Journal of Clinical Oncology vol:31 issue:9 pages:1219-1230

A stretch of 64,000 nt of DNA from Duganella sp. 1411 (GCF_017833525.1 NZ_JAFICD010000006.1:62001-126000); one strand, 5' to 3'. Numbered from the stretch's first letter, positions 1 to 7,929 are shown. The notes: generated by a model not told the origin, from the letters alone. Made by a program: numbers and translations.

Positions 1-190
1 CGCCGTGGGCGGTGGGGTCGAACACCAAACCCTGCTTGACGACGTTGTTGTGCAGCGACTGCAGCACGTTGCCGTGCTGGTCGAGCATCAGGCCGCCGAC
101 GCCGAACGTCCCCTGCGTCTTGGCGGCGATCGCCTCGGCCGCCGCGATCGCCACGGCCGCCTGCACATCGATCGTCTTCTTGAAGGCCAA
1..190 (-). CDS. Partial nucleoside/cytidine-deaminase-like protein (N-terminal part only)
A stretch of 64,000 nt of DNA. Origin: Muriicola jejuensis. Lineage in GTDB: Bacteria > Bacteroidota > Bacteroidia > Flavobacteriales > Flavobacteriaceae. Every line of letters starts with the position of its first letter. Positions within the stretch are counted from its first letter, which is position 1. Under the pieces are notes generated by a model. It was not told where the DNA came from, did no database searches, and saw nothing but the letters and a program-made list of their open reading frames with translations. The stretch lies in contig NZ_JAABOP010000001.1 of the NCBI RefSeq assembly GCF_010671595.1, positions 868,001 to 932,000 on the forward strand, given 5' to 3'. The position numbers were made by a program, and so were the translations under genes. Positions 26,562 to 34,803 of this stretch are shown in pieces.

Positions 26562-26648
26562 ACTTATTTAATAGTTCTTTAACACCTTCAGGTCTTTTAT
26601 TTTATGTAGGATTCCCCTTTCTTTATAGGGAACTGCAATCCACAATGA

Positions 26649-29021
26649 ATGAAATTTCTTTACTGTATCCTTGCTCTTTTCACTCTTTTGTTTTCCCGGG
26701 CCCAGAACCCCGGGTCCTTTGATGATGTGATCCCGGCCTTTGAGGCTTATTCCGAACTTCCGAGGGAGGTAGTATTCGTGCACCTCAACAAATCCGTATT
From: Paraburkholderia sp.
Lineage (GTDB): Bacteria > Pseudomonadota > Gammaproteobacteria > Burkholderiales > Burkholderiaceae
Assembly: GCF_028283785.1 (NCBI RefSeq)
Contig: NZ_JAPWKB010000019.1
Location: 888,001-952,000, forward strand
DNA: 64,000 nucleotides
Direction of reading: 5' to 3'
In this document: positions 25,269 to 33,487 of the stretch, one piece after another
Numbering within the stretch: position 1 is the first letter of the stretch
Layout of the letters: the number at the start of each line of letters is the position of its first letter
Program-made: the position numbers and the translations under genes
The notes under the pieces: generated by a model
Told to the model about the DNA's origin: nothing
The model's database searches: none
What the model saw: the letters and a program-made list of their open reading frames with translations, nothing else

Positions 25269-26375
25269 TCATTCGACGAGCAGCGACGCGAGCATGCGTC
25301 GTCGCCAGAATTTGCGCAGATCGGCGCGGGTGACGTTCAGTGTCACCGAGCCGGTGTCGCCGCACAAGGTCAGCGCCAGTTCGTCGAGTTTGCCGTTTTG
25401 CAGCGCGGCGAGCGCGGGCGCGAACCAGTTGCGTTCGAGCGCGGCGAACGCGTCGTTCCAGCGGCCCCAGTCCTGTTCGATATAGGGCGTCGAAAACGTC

Bevacizumab is the first antiangiogenic therapy proven to slow metastatic disease progression in patients with cancer. Although it has changed clinical practice, some patients do not respond or gradually develop resistance, resulting in rather modest gains in terms of overall survival. A major challenge is to develop robust biomarkers that can guide selection of patients for whom bevacizumab therapy is most beneficial. Here, we discuss recent progress in finding such markers, including the first results from randomized phase III clinical trials evaluating the efficacy of bevacizumab in combination with comprehensive biomarker analyses. In particular, these studies suggest that circulating levels of short vascular endothelial growth factor A (VEGF-A) isoforms, expression of neuropilin-1 and VEGF receptor 1 in tumors or plasma, and genetic variants in VEGFA or its receptors are strong biomarker candidates. The current challenge is to expand this first set of markers and to validate it and implement it into clinical practice. A first prospective biomarker study known as MERiDiAN, which will treat patients stratified for circulating levels of short VEGF-A isoforms with bevacizumab and paclitaxel, is planned and will hopefully provide us with new directions on how to treat patients more efficiently.